Ensuring Inheritances are Spent Appropriately
Trust funds are created with the intent to provide for a loved one financially. Despite this, some grantors may be concerned that beneficiaries will squander allocated funds once they start receiving an inheritance. Fortunately, there are provisions that exist to help regulate the use and distribution of assets.
A spendthrift provision is specific language included in the clause of a trust that has the sole focus of limiting unnecessary or unwise spending. These provisions may be especially helpful when a grantor leaves funds to a young child or adolescent who has not yet learned how to manage money. Spendthrift provisions require detailed language that cannot be circumvented or negotiated.
These provisions can also be incredibly important when it comes to protecting the funds from being taken by creditors to satisfy a debt owed by the beneficiary. Such clauses may prevent the beneficiary from promising part of their future assets to a creditor.
Regulation from a trustee
Furthermore, assets in a trust are always regulated by a trustee, who pays the beneficiary. Trustees have a legal responsibility to manage allocated funds according to the terms of the trust’s contract, which includes making payments in agreed-upon amounts. For example, if the trust requires annual payments to the beneficiary, it’s the trustee’s responsibility to distribute only the amount listed in the contract.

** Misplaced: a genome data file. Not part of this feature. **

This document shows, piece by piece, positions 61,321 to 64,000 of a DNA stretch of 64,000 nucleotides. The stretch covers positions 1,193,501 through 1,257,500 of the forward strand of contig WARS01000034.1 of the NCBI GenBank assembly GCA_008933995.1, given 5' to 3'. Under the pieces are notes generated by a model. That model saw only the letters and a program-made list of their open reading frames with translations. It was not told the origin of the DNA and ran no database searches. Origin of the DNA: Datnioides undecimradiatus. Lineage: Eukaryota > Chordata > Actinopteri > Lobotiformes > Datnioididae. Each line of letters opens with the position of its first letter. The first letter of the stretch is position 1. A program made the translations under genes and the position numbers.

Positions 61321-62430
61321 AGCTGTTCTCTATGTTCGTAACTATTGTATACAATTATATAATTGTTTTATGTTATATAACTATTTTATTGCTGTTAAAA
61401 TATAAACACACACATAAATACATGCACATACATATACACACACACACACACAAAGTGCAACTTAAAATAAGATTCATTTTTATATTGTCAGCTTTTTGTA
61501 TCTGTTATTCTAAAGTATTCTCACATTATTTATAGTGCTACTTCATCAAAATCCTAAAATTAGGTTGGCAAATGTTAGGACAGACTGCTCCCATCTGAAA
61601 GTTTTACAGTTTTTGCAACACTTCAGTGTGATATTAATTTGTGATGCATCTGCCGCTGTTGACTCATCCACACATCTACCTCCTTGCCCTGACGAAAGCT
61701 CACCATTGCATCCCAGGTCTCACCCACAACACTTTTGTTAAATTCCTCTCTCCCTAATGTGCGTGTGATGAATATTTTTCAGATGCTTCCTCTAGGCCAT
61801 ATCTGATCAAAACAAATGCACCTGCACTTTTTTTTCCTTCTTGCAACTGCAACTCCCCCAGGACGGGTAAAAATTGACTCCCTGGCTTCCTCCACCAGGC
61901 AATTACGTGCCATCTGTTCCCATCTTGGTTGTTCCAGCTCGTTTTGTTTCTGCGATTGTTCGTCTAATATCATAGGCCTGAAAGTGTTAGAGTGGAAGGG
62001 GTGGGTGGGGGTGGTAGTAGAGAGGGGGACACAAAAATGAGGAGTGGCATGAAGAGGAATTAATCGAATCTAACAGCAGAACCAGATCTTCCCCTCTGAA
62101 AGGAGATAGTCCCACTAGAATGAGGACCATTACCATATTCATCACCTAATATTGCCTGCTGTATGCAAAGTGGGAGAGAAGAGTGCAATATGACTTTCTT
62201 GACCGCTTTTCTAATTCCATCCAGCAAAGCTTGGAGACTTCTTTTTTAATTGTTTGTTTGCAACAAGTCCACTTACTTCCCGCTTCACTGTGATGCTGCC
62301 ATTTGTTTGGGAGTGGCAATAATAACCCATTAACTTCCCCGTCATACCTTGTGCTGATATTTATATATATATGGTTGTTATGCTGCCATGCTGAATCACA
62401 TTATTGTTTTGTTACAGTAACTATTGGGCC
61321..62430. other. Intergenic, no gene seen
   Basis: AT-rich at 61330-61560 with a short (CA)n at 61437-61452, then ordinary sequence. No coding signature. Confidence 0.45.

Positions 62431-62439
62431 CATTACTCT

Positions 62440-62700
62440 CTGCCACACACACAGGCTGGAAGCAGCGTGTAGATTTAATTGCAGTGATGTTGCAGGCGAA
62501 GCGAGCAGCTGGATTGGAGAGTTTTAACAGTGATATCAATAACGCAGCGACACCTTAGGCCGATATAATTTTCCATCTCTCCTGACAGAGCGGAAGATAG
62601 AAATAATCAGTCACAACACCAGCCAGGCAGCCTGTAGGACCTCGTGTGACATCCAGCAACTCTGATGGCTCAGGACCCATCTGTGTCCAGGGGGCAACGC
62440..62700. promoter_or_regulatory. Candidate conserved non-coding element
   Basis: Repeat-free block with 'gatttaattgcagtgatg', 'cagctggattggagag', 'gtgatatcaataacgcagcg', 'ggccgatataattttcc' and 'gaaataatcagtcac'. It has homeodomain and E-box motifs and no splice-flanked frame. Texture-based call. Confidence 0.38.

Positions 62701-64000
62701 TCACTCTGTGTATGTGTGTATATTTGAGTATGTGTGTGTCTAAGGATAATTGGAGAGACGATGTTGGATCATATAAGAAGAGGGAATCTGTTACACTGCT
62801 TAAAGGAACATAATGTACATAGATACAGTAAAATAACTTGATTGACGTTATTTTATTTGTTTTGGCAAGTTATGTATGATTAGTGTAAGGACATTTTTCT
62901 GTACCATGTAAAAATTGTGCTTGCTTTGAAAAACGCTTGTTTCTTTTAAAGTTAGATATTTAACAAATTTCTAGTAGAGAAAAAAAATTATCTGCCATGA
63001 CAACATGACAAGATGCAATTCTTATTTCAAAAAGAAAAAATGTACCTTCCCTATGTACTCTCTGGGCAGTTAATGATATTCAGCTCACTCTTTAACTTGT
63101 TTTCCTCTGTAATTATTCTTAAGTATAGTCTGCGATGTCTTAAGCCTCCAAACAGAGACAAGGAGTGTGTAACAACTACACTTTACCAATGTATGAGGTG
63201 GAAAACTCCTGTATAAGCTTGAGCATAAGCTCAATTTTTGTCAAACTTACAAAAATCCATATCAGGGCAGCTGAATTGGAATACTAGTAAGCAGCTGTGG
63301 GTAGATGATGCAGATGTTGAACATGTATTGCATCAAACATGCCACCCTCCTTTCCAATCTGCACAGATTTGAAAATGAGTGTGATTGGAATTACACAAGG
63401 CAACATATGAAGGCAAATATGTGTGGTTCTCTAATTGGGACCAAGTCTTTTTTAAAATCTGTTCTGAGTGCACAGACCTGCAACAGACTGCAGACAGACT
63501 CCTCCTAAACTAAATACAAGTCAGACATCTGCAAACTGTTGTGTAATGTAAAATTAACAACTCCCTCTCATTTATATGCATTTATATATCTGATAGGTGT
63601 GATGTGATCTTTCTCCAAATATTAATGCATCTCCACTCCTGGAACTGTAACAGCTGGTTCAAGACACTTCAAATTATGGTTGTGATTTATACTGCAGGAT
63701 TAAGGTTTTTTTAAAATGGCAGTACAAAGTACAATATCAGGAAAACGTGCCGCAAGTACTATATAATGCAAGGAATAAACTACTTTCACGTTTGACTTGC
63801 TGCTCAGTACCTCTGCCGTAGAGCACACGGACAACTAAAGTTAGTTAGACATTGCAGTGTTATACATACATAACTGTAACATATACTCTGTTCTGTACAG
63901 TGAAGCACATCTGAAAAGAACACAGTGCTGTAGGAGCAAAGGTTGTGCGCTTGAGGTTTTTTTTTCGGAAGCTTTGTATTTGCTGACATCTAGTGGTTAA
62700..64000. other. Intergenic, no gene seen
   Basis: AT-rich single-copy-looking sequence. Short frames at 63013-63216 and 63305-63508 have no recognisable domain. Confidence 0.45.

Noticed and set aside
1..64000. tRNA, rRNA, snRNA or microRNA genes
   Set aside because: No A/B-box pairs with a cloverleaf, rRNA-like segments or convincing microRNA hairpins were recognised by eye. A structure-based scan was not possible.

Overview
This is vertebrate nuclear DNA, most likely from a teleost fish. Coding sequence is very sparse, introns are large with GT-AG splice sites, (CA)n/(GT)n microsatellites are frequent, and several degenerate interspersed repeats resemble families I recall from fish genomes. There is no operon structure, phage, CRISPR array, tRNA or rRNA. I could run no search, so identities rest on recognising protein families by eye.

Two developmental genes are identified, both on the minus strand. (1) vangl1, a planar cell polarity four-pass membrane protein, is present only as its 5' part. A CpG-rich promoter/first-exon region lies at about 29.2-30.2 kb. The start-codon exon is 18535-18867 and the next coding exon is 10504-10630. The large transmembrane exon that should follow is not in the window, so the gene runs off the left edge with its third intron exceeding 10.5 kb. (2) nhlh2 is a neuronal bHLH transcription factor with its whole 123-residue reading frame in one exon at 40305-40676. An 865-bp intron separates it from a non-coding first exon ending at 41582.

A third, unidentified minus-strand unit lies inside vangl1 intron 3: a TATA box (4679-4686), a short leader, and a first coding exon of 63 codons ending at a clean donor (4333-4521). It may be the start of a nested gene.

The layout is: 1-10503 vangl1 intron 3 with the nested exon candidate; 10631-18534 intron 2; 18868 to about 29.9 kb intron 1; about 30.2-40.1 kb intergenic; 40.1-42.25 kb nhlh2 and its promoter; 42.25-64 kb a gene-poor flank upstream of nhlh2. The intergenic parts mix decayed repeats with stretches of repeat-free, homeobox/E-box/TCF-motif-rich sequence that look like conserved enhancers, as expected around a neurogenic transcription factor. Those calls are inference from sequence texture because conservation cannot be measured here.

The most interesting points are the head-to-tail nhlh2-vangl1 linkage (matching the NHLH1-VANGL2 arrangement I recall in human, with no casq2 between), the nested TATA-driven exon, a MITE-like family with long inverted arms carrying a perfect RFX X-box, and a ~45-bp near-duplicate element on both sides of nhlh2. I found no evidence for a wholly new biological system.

The trust may also specify that the trustee must hold on to all funds until the beneficiary reaches a certain age. Finally, trusts may be set up for specific milestones in the beneficiary’s life and can be saved for college tuition or purchasing a home. Both of these provisions help to improve the chances that the trust’s funds will be used according to the grantor’s intentions.
If you would like additional guidance on how to regulate the distribution of your assets in your estate plan, meet with the skilled Tampa will and trust attorneys at BaumannKangas Estate Law.